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Unreasonable Searches and Seizures Attorney in Philadelphia, Pennsylvania

During the first Congress of the newly formed United States, Representative James Madison introduced 17 amendments to the Constitution. The Senate whittled the list down to 12, and President George Washington sent the 12 to the states for approval. Only 10 received that approval and became known as the Bill of Rights. 

The Fourth Amendment, which protects the rights of citizens to privacy and prohibits “unreasonable” searches, was not only borrowed from British law but was also expanded upon. The Fourth Amendment not only prohibits searches for which a warrant has not been issued, but it also requires that warrants be specific in what the search aims to uncover.  

To this day, people charged with crimes based on evidence obtained without a warrant—known as illegal searches and seizures—can move to have any evidence obtained dismissed. This can also apply in those cases in which a warrant was issued, but authorities overstepped the limits of the permitted search. 

If you or a loved one is facing a criminal charge, or is under investigation for one, in or around Philadelphia, Pennsylvania, and you believe your Fourth Amendment rights have been violated, contact the criminal defense team at H. Rosen Law, P.C. We are dedicated to fighting for justice for those who have had their rights abused, and we will work with you to challenge any evidence obtained through any illegal search or seizure.  

We proudly serve clients throughout Southeastern Pennsylvania, including Harrisburg, Scranton, as well as the greater Philadelphia area. Reach out to us today to schedule a consultation to discuss your case.

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Your Rights Under the Fourth Amendment

The wording of the Fourth Amendment is brief but powerful: "The right of the people to be secure in their persons, houses, papers, and effects, against unreasonable searches and seizures, shall not be violated, and no Warrants shall issue, but upon probable cause, supported by Oath or affirmation, and particularly describing the place to be searched, and the persons or things to be seized."  

Note that the amendment, in describing a proper warrant, includes the phrase “the persons or things to be seized,” which means that a warrant has to be specific. The British instituted a system of warrants in 1760 at home, but the warrants did not have to be specific. Fresh in the minds of the nation’s leaders as well was how British soldiers, during the Revolutionary War, would just enter people’s homes and seize whatever they liked. 

Another important phrase is “persons, houses, papers, and effects,” indicating that the right to privacy extends to all those categories. If authorities wish to bring someone in to face a charge, they will need an arrest warrant in that situation as well.   

What Is an Unreasonable Search and Seizure?

An unreasonable search and seizure is one that is conducted without a warrant, one that exceeds the authority granted in the warrant issued by a court, or one that lacks “probable cause.” Say police suspect you’re running an illegal Ponzi scheme from your home, robbing “investors” of their cash with false promises.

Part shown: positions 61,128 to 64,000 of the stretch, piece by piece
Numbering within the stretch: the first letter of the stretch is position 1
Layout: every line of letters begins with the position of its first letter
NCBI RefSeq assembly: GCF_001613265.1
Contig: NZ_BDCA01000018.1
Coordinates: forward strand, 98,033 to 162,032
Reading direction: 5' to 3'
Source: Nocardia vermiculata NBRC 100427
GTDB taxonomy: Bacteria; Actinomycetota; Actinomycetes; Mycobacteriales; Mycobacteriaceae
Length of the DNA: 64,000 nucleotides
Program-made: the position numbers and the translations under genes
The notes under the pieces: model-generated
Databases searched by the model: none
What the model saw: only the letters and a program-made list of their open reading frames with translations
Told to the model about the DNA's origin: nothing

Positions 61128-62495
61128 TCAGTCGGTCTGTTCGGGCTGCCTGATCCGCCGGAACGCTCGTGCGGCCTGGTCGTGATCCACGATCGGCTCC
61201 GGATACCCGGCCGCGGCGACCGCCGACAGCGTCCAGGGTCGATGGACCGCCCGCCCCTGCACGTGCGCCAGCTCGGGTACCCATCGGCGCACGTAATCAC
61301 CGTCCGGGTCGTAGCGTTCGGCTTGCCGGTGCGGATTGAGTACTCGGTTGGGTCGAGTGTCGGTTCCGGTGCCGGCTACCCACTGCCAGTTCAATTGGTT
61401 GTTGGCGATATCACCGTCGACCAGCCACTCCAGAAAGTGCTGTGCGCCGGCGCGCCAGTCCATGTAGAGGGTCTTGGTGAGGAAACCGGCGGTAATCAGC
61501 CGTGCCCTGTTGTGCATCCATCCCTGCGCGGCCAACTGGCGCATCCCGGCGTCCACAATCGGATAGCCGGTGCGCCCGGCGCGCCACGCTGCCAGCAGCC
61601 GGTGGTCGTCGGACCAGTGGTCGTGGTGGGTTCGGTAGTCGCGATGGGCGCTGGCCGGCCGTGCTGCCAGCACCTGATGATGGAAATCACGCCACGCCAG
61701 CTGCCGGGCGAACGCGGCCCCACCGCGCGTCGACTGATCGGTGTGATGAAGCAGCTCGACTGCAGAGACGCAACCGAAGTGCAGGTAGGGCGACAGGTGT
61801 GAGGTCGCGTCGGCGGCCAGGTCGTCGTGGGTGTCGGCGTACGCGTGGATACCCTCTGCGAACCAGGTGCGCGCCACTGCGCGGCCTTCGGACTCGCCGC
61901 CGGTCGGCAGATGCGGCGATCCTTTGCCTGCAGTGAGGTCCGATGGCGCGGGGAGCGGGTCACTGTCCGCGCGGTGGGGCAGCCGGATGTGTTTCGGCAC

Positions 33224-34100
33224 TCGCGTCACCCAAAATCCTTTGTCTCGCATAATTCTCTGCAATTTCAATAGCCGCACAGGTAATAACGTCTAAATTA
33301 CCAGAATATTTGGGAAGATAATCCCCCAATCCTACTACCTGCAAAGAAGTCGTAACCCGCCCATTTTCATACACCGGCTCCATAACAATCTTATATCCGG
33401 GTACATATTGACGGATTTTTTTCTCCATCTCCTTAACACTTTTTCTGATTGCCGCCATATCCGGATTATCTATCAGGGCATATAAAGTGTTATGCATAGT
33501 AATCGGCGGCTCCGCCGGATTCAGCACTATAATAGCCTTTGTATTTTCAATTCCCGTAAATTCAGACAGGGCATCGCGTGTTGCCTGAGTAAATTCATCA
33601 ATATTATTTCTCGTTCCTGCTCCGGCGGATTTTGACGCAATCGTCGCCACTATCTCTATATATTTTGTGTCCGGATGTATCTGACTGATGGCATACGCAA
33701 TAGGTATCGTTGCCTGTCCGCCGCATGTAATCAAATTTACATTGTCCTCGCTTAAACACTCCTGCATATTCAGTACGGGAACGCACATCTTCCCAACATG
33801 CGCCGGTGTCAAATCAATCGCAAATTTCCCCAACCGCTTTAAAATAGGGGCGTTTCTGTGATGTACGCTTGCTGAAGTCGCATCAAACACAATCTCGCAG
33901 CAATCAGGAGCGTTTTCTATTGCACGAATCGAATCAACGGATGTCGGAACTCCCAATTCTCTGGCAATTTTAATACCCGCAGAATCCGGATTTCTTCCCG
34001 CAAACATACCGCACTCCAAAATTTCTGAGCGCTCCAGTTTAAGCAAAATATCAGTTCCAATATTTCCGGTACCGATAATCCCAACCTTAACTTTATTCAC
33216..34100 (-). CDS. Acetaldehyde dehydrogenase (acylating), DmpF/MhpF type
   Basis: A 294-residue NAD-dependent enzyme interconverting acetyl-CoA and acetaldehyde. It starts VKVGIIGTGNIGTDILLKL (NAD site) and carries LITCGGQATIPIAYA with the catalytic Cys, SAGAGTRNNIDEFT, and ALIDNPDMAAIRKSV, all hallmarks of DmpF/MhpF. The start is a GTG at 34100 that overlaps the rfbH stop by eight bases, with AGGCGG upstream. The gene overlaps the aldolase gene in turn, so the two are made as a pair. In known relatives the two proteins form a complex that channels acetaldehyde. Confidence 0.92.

Police come to your home with a warrant to seize anything related to such an operation—your hard drive, paper records, bank statements, and the like—but in the process, they discover you have a stash of illegal drugs. They seize the drugs, and soon you are charged with illegal possession or maybe even selling or distributing illegal drugs. 

The problem here is that the warrant did not authorize a search for controlled substances. Any evidence obtained outside the bounds of a warrant is called “fruit of the poisoned tree.” This type of evidence is subject to a motion to dismiss. 

Valid Searches and Seizures Without a Warrant 

Here, the term “probable cause” comes into focus. Probable cause is mentioned in the Fourth Amendment as the basis for a warrant, but if police, for instance, see someone committing a crime, they can have probable cause to do an immediate search of you, your car, or whatever you’re carrying with you, such as a briefcase or even a shopping bag.  

Probable cause can also lead to warrantless searches when police believe lives are in danger. Warrantless searches are also justified when something is discovered in plain sight. If you’re pulled over for a traffic violation and police notice a handgun on the passenger-side seat, they can conduct a search and even seize evidence, such as the handgun. 

If you waive your right to Fourth Amendment protections, for instance, by agreeing to have your car searched when asked, that renders any resulting search and seizure legal.  

The Exclusionary Rule

Following a 1961 U.S. Supreme Court decision, evidence obtained through a violation of someone’s constitutional rights—in many cases, through illegal searches and seizures—cannot be admitted in court against a defendant. It must be suppressed. This has come to be known as the exclusionary rule.  

Unreasonable Searches and Seizures Attorney in Philadelphia, Pennsylvania

If you believe you have been subjected to an illegal search or seizure and are now under investigation or have already been charged, contact us at H. Rosen Law, P.C. We will protect your rights and fight to have any illegally obtained evidence suppressed. If prosecutors have no other evidence against you, they may have to dismiss the charges.  We proudly stand up for clients’ justice and equal protection under the constitution, serving clients throughout the Philadelphia area and Southeastern Pennsylvania.